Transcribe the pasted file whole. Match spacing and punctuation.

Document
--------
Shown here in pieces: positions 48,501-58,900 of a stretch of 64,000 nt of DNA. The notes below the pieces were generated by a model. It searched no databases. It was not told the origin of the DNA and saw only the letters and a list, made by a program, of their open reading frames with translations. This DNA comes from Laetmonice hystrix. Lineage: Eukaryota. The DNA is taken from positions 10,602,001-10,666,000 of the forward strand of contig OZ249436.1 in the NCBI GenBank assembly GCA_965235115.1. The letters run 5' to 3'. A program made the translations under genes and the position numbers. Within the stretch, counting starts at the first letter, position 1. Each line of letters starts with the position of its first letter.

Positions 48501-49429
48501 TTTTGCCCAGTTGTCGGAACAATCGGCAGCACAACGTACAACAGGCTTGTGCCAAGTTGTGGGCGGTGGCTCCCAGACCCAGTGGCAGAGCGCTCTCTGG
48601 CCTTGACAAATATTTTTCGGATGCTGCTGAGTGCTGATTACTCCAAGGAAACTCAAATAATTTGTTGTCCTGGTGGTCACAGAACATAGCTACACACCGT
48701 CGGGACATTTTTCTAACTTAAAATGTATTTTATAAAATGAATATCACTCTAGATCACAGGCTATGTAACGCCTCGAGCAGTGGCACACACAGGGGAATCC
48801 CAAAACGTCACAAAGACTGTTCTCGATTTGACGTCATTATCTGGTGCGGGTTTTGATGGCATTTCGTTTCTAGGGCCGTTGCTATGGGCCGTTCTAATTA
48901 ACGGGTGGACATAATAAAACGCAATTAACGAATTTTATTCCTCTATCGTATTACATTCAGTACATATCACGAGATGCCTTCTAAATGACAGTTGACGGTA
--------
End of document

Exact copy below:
Shown here in pieces: positions 48,501-58,900 of a stretch of 64,000 nt of DNA. The notes below the pieces were generated by a model. It searched no databases. It was not told the origin of the DNA and saw only the letters and a list, made by a program, of their open reading frames with translations. This DNA comes from Laetmonice hystrix. Lineage: Eukaryota. The DNA is taken from positions 10,602,001-10,666,000 of the forward strand of contig OZ249436.1 in the NCBI GenBank assembly GCA_965235115.1. The letters run 5' to 3'. A program made the translations under genes and the position numbers. Within the stretch, counting starts at the first letter, position 1. Each line of letters starts with the position of its first letter.

Positions 48501-49429
48501 TTTTGCCCAGTTGTCGGAACAATCGGCAGCACAACGTACAACAGGCTTGTGCCAAGTTGTGGGCGGTGGCTCCCAGACCCAGTGGCAGAGCGCTCTCTGG
48601 CCTTGACAAATATTTTTCGGATGCTGCTGAGTGCTGATTACTCCAAGGAAACTCAAATAATTTGTTGTCCTGGTGGTCACAGAACATAGCTACACACCGT
48701 CGGGACATTTTTCTAACTTAAAATGTATTTTATAAAATGAATATCACTCTAGATCACAGGCTATGTAACGCCTCGAGCAGTGGCACACACAGGGGAATCC
48801 CAAAACGTCACAAAGACTGTTCTCGATTTGACGTCATTATCTGGTGCGGGTTTTGATGGCATTTCGTTTCTAGGGCCGTTGCTATGGGCCGTTCTAATTA
48901 ACGGGTGGACATAATAAAACGCAATTAACGAATTTTATTCCTCTATCGTATTACATTCAGTACATATCACGAGATGCCTTCTAAATGACAGTTGACGGTA